It’s a once in a lifetime chance to get your hands on an original page from Jeff Smith. Smith and others are donating art to the Comic Book Legal Defense fund to help pay for the growing court costs in the Gordon Lee Case.

In case you aren’t familiar with the case, Lee is a comic shop owner in Georgia who could go to jail for selling a comic that has a scene of Picasso walking around in the nude to a minor. Gordon claims he didn’t know the scene was in the book and has appologized, but that hasn’t stopped the sue happy family and the crazy state of Georgia from taking him to court.

The CBLDF has already spent $80,000 defending Gordon and expect to need another $20,000.

I don’t sell my original art, and I’ve never donated an interior story page to anything before, but this case against comics must not succeed. No one should go to jail for selling art.

Take the jump for the black and white image up for sale from Smith, as well as the open letter from Jim Lee who is calling for your help.

Here is the page from Shazam! and the Monster Society of Evil Smith is offering up for auction:

CBLDF bw Shazam.jpg

And here is the message Jim Lee has posted on his blog and the CBLDF site.

To my fellow professionals, artists and comic book fans–

In comics, we’re always telling stories about people in life-threatening situations. That’s thrilling in a comic book, but in real life it’s the scariest ordeal you can imagine. Right now Gordon Lee, a retailer in Rome, GA, is facing the fight of his life. This August he will finally stand trial against two counts of distributing harmful to minors materials. He faces penalties of up to a year in prison and fines of up to $1,000 on each count if convicted. Gordon has been fighting to prove his innocence for almost three years. Fighting through being overcharged with two felonies and five misdemeanors, most of which were later thrown out. Fighting though the prosecution throwing out and refiling their case because the day before the trial they discovered that their facts were wrong. And now fighting against two remaining charges that are completely meritless. The Comic Book Legal Defense Fund has taken up the fight for Gordon, and now we need to help them finish that that fight.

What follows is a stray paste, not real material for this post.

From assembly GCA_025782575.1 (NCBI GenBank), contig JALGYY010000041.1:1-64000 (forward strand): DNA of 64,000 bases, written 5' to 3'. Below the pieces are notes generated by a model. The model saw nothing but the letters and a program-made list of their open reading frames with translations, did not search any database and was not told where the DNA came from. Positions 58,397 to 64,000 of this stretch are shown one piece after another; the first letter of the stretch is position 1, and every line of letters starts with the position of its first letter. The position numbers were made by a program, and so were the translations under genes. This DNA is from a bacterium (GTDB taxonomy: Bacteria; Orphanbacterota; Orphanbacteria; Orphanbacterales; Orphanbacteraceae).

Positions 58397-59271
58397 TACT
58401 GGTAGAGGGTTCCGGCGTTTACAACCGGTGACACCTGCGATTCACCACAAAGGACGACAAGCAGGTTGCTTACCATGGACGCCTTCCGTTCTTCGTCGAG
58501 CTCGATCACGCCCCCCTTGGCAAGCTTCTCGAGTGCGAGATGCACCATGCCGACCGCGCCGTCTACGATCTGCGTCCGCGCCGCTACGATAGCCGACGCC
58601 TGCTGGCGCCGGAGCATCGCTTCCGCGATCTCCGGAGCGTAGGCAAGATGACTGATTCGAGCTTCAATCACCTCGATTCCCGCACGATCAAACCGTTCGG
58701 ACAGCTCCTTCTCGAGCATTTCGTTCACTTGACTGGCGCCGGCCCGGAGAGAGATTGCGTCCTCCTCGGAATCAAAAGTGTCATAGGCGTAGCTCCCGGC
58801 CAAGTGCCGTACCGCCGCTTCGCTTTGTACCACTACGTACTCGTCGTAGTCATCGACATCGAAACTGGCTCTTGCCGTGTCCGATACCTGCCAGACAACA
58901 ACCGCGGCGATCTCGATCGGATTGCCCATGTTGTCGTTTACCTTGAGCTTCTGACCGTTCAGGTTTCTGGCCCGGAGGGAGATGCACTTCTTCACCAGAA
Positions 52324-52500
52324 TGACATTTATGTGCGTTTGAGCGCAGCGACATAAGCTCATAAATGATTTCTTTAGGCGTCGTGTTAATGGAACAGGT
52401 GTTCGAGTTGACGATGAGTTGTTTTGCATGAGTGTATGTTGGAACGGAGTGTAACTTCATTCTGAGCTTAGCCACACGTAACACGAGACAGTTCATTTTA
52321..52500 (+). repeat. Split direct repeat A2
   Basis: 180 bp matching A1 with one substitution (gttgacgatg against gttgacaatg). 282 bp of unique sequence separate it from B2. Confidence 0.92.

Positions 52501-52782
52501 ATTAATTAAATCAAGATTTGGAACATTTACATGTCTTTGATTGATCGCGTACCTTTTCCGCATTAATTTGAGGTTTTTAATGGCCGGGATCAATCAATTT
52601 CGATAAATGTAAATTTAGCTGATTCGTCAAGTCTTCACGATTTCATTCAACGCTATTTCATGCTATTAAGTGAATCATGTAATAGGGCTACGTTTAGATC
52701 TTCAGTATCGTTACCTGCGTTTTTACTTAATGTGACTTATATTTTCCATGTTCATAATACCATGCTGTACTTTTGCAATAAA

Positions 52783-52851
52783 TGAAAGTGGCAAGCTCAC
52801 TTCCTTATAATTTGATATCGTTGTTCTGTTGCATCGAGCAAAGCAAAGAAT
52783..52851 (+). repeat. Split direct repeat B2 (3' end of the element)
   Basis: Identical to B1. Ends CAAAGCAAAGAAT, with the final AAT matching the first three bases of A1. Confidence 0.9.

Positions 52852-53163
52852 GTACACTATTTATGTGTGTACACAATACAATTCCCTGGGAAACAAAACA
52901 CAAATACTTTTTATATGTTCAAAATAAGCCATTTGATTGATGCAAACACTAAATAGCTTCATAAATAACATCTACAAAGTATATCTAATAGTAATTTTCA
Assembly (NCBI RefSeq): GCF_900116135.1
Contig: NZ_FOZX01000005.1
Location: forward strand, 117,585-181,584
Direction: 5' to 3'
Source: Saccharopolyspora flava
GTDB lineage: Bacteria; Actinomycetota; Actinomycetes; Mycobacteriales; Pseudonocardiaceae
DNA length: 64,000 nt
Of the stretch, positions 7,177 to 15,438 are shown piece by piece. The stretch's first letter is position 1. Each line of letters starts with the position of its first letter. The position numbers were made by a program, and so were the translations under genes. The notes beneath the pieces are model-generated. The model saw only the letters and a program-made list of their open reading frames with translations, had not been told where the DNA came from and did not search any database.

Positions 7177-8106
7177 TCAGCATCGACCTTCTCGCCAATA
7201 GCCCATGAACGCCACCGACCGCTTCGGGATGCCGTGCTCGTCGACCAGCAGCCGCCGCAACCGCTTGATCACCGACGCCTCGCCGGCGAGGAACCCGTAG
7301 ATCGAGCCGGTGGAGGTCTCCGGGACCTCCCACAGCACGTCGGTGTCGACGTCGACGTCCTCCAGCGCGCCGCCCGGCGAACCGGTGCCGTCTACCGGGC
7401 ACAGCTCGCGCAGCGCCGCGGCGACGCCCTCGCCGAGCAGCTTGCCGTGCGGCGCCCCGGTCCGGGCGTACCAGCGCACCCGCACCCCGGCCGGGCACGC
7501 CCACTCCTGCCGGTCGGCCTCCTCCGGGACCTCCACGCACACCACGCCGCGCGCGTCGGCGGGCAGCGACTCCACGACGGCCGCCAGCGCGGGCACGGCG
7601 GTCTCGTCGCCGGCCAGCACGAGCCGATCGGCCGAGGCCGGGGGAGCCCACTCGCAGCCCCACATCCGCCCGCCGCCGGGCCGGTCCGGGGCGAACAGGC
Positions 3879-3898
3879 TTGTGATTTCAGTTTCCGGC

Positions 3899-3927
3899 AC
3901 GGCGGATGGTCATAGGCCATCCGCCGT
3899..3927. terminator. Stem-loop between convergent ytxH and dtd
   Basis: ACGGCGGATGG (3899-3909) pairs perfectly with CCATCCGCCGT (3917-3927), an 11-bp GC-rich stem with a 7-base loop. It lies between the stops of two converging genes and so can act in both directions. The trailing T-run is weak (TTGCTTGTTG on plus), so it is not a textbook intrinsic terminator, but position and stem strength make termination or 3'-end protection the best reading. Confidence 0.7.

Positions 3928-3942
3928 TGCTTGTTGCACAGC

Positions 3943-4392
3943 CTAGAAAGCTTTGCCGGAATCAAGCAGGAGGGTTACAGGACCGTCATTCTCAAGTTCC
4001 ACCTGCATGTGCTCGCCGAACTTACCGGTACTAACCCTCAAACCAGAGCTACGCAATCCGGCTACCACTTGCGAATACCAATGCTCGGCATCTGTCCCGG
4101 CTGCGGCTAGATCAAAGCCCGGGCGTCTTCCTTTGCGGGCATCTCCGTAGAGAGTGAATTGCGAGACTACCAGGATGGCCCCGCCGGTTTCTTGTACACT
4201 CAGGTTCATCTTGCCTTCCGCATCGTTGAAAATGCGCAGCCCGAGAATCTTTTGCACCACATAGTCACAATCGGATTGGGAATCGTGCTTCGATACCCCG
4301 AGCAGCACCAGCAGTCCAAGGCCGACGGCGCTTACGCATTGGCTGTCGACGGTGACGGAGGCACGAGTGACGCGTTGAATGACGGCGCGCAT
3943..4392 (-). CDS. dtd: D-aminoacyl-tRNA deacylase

Right now, I’m asking you to join me in supporting the CBLDF’s work on this case. To date they’ve spent nearly $80,000 defending Gordon, and they expect the trial to cost another $20,000 on top of that. To ensure that they have the cash on hand for Gordon’s August trial, and to shore up their reserves for what could be a very litigious Presidential election year, they need our donations now.

Please join me in supporting the Fund by making a donation of cash, original art, high-grade comics, or even some of your time (like I did in 2003 when I did a signing at Defender of Liberty recipient Chuck Rozanski’s Mile High Comics as part of a CBLDF benefit auction). It’s up to those of us who rely on comics for our living to stand behind the Fund in protecting our own. The Fund needs all of our support to win this case, where a conviction won’t just harm Gordon, but its precedent could affect all of our livelihoods.

To donate art or collectibles for the Comic-Con auction, please send an email to cbldf1@gmail.com to let them know what you are contributing. If you have it available, include a jpg of your donation so they can list it in their auction preview online. You can see my donation–a penciled promo piece of Batman for the upcoming DCU.


For more information on the case visit www.cbldf.org.

via CBLDF and Jeff Smitth


About Author

Stephen Schleicher began his career writing for the Digital Media Online community of sites, including Digital Producer and Creative Mac covering all aspects of the digital content creation industry. He then moved on to consumer technology, and began the Coolness Roundup podcast. A writing fool, Stephen has freelanced for Sci-Fi Channel's Technology Blog, and Gizmodo. Still longing for the good ol' days, Stephen launched Major Spoilers in July 2006, because he is a glutton for punishment. You can follow him on Twitter @MajorSpoilers and tell him your darkest secrets...

1 Comment

  1. Stephen or Matthew (or anyone else),

    Do you know what comic is the one in question and are you aware of a link (or post a scan of the page) to the page in question?

    I’ve been reading about this case for a long time now, but don’t remember seeing the page. As much as I want to defend meritless suits, I need the original information to determine if the case is meritless.

    My biggest gripe is that the retailer is the one ultimately responsible, but the publisher does a poor job of marking their comics as to the content. Even a comic with “mature readers” isn’t adequate. I’m more in favor of a TV rating system where ‘L’ means there is language, ‘N’ means nudity, etc. Marvel has some system which I as a retailer don’t know and isn’t obvious. I’ve asked several people about Marvels system and have yet to have anyone know what PSR means. With each publisher responsible for their own system there are no standards.

    There should be some standard which all publishers use which will help the retailer determine with a glance whether they can sell an item to a specific customer and it will inform the customer what they can expect before they read the item. Retailers (and their employees) should not be made responsible for knowing the content for every issue of every comic prior to selling them, any more than a book retailer should be responsible to read every book on their shelves.

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